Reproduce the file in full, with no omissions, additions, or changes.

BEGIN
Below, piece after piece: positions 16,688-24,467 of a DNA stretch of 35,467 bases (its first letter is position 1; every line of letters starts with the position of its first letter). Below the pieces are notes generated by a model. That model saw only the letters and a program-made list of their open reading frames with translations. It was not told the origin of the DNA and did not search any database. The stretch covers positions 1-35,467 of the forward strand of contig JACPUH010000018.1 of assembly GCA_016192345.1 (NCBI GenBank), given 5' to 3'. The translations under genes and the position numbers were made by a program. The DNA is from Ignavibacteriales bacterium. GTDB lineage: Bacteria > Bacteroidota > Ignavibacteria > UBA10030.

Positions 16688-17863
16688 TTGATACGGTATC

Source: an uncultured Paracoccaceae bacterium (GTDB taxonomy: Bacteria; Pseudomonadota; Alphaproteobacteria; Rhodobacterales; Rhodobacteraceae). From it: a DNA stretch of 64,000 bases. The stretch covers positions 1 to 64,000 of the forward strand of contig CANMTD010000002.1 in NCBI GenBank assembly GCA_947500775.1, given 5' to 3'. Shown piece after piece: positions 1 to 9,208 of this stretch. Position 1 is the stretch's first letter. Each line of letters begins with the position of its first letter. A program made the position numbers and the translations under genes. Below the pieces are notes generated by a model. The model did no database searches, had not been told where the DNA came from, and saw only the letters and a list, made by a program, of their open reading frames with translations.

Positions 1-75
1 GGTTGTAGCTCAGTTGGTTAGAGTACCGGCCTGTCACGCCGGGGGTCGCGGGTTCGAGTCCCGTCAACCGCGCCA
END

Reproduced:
Below, piece after piece: positions 16,688-24,467 of a DNA stretch of 35,467 bases (its first letter is position 1; every line of letters starts with the position of its first letter). Below the pieces are notes generated by a model. That model saw only the letters and a program-made list of their open reading frames with translations. It was not told the origin of the DNA and did not search any database. The stretch covers positions 1-35,467 of the forward strand of contig JACPUH010000018.1 of assembly GCA_016192345.1 (NCBI GenBank), given 5' to 3'. The translations under genes and the position numbers were made by a program. The DNA is from Ignavibacteriales bacterium. GTDB lineage: Bacteria > Bacteroidota > Ignavibacteria > UBA10030.

Positions 16688-17863
16688 TTGATACGGTATC

Source: an uncultured Paracoccaceae bacterium (GTDB taxonomy: Bacteria; Pseudomonadota; Alphaproteobacteria; Rhodobacterales; Rhodobacteraceae). From it: a DNA stretch of 64,000 bases. The stretch covers positions 1 to 64,000 of the forward strand of contig CANMTD010000002.1 in NCBI GenBank assembly GCA_947500775.1, given 5' to 3'. Shown piece after piece: positions 1 to 9,208 of this stretch. Position 1 is the stretch's first letter. Each line of letters begins with the position of its first letter. A program made the position numbers and the translations under genes. Below the pieces are notes generated by a model. The model did no database searches, had not been told where the DNA came from, and saw only the letters and a list, made by a program, of their open reading frames with translations.

Positions 1-75
1 GGTTGTAGCTCAGTTGGTTAGAGTACCGGCCTGTCACGCCGGGGGTCGCGGGTTCGAGTCCCGTCAACCGCGCCA